The Torch is a weekly newsletter from the Committee to Protect Journalists that brings you the latest press freedom and journalist safety news from around the world. Subscribe here.
CPJ Emergencies has updated its safety advisory for journalists covering the coronavirus pandemic. The advisory includes information on pre-assignment preparations, travel planning, avoiding infection, and post-assignment considerations. Sign up to receive further updates and safety advisories from CPJ Emergencies here. The report is also available in Español, فارسی, and العربية
CPJ Digital Manger Ahmed Zidan interviewed the University of Toronto-based Citizen Lab about their recent report on Chinese social media censorship around COVID-19. One of the report’s co-authors told CPJ, “Broad censorship of neutral and even factual information related to the virus might have limited the public's ability to share and discuss knowledge of the prevention of the disease.”
In Vietnam, Radio Free Asia journalist Truong Duy Nhat was sentenced to 10 years in prison on Monday. Nhat had been held in pre-trial detention in Vietnam since January 28, 2019, two days after he went missing from a shopping mall in Bangkok, Thailand.
“No matter how long they want to imprison my dad, I’m sure that he did nothing wrong,” his daughter, Thuc Doan Truong, told CPJ. “[Today’s sentencing] is just an excuse for them to stop him from writing critical articles.”
In the United Kingdom, a report published by the U.K. Investigatory Powers Commissioner’s Office revealed that authorities requested six warrants for surveillance efforts that “would relate to journalistic confidential material” in 2018. The report also stated that law enforcement and state security agents made 203 communications data requests “in relation to an individual of journalistic profession” in 2018.
Global press freedom updates
- Myanmar army files criminal defamation complaint against Reuters over Rohingya killing report
- CPJ demands Algeria release journalist and RSF correspondent Khaled Drareni
- Turkey arrests four more journalists for covering intelligence officer death
- Guatemalan journalist Bryan Guerra shot dead in Chiquimula
- India temporarily bans two news channels over coverage of Delhi riots and journalists in the country continue to be harassed and attacked while covering the riots. Separately, reporter M. Karthi attacked, threatened in Tamil Nadu
- Journalist Adalbert Hiol jailed since November in Cameroon
- Government supporters attack journalists covering funeral in Nicaragua. In a separate case in Nicaragua, journalist Emiliano Chamorro faces police harassment and surveillance
- Bomb explodes at offices of Cyprus Times
- Hong Kong police attack and detain journalists covering protester vigils
- Liberian police assault editor Christopher Walker at soccer tournament
- Anti-refugee protesters attack journalists in Greece
- Radio Tongu broadcaster suspended, director arrested in Ghana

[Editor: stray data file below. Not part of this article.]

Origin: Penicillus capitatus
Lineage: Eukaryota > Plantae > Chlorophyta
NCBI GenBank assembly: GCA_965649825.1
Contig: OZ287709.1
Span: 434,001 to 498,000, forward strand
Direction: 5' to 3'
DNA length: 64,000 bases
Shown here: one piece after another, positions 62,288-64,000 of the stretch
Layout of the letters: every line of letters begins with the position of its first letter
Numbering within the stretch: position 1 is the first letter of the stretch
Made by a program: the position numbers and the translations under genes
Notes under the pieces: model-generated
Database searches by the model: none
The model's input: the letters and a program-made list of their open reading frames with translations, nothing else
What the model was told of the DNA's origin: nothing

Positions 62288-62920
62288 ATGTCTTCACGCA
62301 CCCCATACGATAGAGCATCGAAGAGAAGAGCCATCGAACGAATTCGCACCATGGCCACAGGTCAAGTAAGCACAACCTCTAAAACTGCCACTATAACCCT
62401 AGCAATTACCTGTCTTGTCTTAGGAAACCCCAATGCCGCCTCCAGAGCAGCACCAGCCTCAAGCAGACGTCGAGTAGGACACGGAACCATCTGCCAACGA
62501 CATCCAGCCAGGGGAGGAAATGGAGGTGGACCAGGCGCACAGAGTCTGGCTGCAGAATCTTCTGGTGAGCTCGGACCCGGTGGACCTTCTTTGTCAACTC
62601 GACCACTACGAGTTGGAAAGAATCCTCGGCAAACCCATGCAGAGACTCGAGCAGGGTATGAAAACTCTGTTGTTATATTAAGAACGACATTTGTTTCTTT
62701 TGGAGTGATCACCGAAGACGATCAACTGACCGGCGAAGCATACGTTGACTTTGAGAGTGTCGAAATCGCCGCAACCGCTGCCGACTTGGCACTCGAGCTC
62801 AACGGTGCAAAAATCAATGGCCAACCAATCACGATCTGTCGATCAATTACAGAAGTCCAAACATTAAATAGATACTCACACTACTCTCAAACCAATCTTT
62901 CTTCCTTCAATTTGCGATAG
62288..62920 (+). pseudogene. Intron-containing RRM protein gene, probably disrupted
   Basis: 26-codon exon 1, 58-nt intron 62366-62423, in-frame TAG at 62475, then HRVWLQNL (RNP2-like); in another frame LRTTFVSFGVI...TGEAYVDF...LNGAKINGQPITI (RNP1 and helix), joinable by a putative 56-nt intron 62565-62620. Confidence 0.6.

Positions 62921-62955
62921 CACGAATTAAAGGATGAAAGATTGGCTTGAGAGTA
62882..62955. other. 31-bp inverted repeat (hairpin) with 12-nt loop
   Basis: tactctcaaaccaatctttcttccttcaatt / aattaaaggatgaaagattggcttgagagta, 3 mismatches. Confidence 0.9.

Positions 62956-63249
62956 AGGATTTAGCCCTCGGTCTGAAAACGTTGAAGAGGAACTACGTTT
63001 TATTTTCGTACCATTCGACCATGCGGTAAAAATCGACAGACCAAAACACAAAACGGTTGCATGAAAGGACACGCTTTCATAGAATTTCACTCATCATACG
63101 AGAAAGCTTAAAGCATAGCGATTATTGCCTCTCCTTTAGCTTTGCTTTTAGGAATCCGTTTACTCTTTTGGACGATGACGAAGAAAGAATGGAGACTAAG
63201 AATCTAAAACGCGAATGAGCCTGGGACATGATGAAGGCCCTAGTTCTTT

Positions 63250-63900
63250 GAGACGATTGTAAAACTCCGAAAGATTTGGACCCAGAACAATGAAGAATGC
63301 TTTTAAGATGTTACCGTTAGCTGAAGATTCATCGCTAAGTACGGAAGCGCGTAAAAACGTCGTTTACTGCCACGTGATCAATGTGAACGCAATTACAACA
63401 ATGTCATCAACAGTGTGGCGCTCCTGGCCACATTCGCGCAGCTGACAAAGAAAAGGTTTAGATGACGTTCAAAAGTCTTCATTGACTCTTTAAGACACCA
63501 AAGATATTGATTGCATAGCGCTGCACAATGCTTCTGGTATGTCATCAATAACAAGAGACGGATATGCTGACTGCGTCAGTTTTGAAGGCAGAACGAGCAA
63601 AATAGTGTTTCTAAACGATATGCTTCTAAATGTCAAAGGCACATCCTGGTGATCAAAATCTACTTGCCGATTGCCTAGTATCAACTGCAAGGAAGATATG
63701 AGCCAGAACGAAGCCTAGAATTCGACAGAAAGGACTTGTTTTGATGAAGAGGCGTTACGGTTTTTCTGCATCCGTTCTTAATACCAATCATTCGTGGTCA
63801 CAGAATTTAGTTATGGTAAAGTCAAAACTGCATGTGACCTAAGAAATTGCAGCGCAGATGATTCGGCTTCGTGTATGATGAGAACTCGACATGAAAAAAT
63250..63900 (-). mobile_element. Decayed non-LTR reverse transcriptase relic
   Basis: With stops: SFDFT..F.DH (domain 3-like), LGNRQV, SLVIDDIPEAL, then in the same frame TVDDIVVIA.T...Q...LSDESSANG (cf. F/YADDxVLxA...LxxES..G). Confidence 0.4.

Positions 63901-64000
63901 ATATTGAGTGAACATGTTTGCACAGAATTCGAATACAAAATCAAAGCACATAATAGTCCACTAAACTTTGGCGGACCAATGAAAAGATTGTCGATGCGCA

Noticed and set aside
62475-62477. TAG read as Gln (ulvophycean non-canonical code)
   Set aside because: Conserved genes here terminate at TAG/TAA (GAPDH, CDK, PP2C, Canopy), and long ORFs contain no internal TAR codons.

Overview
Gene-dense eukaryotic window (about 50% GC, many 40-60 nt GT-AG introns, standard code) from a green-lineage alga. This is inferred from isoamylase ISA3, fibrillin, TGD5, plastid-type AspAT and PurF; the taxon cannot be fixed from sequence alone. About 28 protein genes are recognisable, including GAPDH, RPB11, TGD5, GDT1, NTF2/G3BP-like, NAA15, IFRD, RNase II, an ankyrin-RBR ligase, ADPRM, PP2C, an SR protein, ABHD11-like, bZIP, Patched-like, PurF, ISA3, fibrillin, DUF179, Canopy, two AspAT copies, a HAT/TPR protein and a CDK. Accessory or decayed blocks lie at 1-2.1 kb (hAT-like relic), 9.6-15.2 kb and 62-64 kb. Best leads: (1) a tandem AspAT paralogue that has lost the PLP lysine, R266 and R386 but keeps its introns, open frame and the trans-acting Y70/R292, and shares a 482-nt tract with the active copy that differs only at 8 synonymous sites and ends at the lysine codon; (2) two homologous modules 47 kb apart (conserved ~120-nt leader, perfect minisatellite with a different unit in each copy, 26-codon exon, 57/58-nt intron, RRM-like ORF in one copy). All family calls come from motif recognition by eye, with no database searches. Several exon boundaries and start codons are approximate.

- EU online terrorist content legislation risks undermining press freedom
To mark International Women’s Day last Sunday, CPJ highlighted the voices and work of courageous female journalists. The Twitter coverage included interviews with six journalists and former International Press Freedom Award recipients, who gave their perspectives and advice for others in the field.
CPJ also highlighted some of the specific threats and challenges faced by women in media, including the prevalence of online harassment, CPJ’s 2019 survey on threats to female and gender non-conforming journalists in the U.S. and Canada, and the dangers associated with particular beats like sports and elections.
Explore CPJ’s reporting and safety advice related to gender here.
Are you a student passionate about press freedom? MKL Public relations, with support from CPJ and media outlets from around the country, is hosting a national student essay competition. Students are encouraged to submit an essay on the importance of press freedom in the United States, and separate awards will be granted to students in grades six to eight, nine to twelve, and university and college students. Learn more here.
What we are reading
- How Covid-19 is affecting Italian journalism — Daniel Green, Journalism.co.uk
- Truth Has Become a Coronavirus Casualty — Suzanne Nossel, Foreign Policy
- A matter of life or death: Syrian journalists have nowhere to turn — CPJ Middle East and North Africa representative Ignacio Miguel Delgado Culebras, OpenDemocracy
- Apple’s Silence on Chinese Censorship Raises Questions About the Company’s Commitment to User Privacy and Human Rights — Scott Ikeda, CPO Magazine
- Congress wants accountability for Khashoggi. Trump breaks the law to stop them — The editorial board, The Washington Post
- Delhi Violence: When the Cost of Reporting Is Trauma — Abhishek Ranjan, Shiv Kumar Maurya, and Puneet Bhatia, The Quint
- The legal needs of local news: What we learned from the Local Legal Initiative proposal process — Chris Young, Reporters Committee on Freedom of the Press
- Social media giants are fighting coronavirus fake news. It’s still spreading like wildfire. — Mark Scott, Politico
- After exploiting music loophole, Reporters Without Borders hides censored news in Minecraft — John McCarthy, The Drum
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